too, that Herapath had brought her up from infancy and treated her as a

daughter. She was at this time a young woman of twenty-one or two, a

pretty, eminently likeable young woman, with signs of character and

resource in eyes and lips, and Selwood had seen enough of her to feel

sure that in any disturbing event she would keep her head. She spoke

calmly enough as the secretary met her.

"What's all this, Mr. Selwood?" she asked. "I understand my uncle is not

in the house. But there's nothing alarming in that, Kitteridge, is

there? Mr. Herapath may have gone away during the night, you know."

"Kitteridge thinks that highly improbable," replied Selwood. "He says

that Mr. Herapath had made no preparation for a sudden journey, has

taken no travelling coat or rug, or luggage of any sort."

"Did he come in from the House?" she asked. "Perhaps not?"

Kitteridge pointed to the supper-tray and then indicated the coachman.

"He came in as usual, miss," he replied. "Or rather an hour later than

usual. Mountain brought him home at one o'clock, and he saw him let

himself in with his latch-key."

Peggie Wynne turned to the coachman.

"You're sure that he entered the house?" she asked.

"As sure as I could be, miss," replied Mountain. "He was putting his key

in the door when I drove off."

"He must have come in," said Kitteridge, pointing to the tray. "He had

something after he got in."

"Well, go and tell the servants not to talk, Kitteridge," said Peggie.

"My uncle, no doubt, had reasons for going out again. Have you said

anything to Mr. Tertius?"

"Mr. Tertius isn't down yet, miss," answered the butler.

He left the room, followed by the coachman, and Peggie turned to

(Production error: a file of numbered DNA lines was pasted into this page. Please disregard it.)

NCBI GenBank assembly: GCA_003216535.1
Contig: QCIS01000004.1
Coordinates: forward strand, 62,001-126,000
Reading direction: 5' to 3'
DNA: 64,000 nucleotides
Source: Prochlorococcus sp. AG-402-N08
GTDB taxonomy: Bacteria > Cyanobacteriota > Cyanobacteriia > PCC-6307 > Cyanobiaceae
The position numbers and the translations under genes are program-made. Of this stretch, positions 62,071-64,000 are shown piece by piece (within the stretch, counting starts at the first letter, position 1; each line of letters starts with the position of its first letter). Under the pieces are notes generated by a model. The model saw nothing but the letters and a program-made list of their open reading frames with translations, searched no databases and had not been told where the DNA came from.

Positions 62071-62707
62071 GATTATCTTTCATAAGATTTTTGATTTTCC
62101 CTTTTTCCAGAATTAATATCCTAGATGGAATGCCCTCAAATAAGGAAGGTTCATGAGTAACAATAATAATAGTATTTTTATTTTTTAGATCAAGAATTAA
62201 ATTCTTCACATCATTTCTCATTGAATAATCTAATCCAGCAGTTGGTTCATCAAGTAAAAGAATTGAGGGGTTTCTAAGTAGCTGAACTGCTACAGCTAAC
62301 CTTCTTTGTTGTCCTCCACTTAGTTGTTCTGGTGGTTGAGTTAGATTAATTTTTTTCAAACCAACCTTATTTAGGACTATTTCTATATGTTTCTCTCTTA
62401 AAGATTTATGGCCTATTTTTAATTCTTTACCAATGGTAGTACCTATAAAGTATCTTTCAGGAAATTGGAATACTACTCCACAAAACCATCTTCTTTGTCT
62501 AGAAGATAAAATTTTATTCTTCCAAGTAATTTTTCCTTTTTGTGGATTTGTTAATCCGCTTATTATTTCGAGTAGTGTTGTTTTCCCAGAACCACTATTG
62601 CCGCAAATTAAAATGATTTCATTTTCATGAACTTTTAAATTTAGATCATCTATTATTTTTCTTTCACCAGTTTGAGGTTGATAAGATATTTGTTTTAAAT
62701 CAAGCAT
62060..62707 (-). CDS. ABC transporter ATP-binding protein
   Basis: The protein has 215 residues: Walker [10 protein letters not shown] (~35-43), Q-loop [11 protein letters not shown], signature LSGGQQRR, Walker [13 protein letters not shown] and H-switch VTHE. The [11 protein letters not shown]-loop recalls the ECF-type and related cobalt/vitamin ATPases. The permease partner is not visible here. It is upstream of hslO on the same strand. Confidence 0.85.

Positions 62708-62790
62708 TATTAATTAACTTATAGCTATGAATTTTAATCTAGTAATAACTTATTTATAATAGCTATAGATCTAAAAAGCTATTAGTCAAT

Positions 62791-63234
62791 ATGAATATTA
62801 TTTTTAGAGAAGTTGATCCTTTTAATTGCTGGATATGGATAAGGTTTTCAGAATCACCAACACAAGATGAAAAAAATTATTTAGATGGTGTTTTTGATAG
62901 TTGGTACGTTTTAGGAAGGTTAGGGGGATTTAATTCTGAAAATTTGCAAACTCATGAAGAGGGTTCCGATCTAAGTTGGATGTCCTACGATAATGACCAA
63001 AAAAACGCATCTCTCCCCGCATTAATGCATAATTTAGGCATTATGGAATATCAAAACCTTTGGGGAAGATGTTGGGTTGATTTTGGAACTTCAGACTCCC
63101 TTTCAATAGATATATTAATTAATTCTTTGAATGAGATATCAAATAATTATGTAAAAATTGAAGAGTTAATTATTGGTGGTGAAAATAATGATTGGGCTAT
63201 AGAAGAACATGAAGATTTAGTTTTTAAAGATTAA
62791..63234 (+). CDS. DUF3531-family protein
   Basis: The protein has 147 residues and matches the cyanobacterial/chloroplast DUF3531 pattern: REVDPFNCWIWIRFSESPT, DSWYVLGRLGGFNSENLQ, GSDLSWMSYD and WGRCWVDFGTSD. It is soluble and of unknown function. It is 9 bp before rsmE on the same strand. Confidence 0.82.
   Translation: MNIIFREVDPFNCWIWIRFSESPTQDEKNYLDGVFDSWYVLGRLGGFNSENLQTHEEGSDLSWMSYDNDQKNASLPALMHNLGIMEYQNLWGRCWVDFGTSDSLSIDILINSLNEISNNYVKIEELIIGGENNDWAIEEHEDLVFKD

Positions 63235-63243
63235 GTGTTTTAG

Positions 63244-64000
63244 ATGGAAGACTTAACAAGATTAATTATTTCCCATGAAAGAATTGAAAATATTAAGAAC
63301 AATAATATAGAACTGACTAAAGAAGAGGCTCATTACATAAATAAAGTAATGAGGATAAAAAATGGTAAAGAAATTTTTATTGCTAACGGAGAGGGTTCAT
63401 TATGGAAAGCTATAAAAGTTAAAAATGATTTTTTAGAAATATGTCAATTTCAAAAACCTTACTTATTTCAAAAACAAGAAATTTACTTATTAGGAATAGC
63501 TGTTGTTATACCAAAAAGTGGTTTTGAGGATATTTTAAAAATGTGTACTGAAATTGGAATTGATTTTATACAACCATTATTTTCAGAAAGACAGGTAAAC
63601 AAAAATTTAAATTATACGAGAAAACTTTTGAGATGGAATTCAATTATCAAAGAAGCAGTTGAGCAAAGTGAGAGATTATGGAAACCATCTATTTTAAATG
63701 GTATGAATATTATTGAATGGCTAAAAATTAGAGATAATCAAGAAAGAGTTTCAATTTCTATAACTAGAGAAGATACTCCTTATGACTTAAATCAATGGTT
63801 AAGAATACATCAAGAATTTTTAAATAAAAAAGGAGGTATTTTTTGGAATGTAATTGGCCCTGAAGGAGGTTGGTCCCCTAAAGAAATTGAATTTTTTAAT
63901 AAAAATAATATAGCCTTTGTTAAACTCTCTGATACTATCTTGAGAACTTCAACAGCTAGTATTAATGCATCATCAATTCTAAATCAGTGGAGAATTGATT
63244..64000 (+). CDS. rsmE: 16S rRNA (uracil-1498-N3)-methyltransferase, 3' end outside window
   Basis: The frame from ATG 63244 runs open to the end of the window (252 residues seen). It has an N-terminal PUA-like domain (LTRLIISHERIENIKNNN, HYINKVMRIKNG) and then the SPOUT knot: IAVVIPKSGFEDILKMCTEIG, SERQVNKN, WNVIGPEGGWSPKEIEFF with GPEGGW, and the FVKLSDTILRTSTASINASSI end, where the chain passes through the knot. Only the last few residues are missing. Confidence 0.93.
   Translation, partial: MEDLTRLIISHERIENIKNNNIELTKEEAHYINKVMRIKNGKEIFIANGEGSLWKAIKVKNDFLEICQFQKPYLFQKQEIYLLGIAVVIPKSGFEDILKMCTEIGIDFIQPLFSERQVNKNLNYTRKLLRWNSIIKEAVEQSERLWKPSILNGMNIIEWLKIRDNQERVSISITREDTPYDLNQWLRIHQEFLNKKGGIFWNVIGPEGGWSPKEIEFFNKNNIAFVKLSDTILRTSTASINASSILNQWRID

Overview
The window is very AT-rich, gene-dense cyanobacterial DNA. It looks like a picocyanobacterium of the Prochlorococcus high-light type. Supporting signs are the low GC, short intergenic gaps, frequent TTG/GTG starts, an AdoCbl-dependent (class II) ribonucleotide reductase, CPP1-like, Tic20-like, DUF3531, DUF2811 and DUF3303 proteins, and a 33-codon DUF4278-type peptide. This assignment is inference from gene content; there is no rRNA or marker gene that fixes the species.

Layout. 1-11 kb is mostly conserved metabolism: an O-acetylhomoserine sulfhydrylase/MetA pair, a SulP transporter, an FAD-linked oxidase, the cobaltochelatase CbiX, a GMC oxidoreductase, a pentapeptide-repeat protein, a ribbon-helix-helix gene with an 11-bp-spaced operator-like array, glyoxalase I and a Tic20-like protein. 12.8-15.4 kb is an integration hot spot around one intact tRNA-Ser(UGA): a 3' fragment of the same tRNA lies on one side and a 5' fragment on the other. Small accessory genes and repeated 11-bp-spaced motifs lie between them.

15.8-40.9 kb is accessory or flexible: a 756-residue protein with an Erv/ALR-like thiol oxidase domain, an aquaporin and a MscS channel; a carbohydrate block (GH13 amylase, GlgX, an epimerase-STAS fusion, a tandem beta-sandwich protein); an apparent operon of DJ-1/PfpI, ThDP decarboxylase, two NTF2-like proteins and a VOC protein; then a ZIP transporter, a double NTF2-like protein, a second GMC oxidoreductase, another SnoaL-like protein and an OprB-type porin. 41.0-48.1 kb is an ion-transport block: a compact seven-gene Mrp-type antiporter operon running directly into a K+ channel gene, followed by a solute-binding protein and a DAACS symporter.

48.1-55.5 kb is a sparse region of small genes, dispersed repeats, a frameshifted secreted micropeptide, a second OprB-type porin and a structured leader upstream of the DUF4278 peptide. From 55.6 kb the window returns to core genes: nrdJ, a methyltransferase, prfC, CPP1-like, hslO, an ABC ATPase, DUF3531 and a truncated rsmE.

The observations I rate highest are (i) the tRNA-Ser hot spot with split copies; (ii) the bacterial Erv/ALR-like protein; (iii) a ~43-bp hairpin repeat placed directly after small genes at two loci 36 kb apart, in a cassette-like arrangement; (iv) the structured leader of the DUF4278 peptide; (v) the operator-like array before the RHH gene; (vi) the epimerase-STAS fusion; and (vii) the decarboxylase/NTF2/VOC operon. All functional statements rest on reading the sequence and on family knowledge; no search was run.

Selwood. "What do you think?" she asked, with a slight show of anxiety.

"You don't know of any reason for this, do you?"

"None," replied Selwood. "And as to what I think, I don't know

sufficient about Mr. Herapath's habits to be able to judge."

"He never did anything like this before," she remarked. "I know that he

sometimes gets up in the middle of the night and comes down here, but I

never knew him to go out. If he'd been setting off on a sudden journey

he'd surely have let me know. Perhaps----"

She paused suddenly, seeing Selwood lift his eyes from the papers

strewn about the desk to the door. She, too, turned in the same

direction.

A man had come quietly into the room--a slightly-built, little man,

grey-bearded, delicate-looking, whose eyes were obscured by a pair of

dark-tinted spectacles. He moved gently and with an air of habitual

shyness, and Selwood, who was naturally observant, saw that his lips and

his hands were trembling slightly as he came towards them.

"Mr. Tertius," said Peggie, "do you know anything about Uncle Jacob? He

came in during the night--one o'clock--and now he's disappeared. Did he

say anything to you about going away early this morning?"

Mr. Tertius shook his head.

"No--no--nothing!" he answered. "Disappeared! Is it certain he came in?"

"Mountain saw him come in," she said. "Besides, he had a drink out of

that glass, and he ate something from the tray--see!"

Mr. Tertius bent his spectacled eyes over the supper tray and remained

looking at what he saw there for a while. Then he looked up, and at

Selwood.

"Strange!" he remarked. "And yet, you know, he is a man who does things

without saying a word to any one. Have you, now, thought of telephoning

to the estate office? He may have gone there."

Peggie, who had dropped into the chair at Herapath's desk, immediately

jumped up.

"Of course we must do that at once!" she exclaimed. "Come to the

telephone, Mr. Selwood--we may hear something."

She and Selwood left the room together. When they had gone, Mr. Tertius

once more bent over the supper tray. He picked up the empty glass,

handling it delicately; he held it between himself and the electric

light over the desk; he narrowly inspected it, inside and out. Then he

turned his attention to the plate of sandwiches. One sandwich had been

taken from the plate and bitten into--once. Mr. Tertius took up that

sandwich with the tips of his delicately-shaped fingers. He held that,

too, nearer the light. And having looked at it he hastily selected an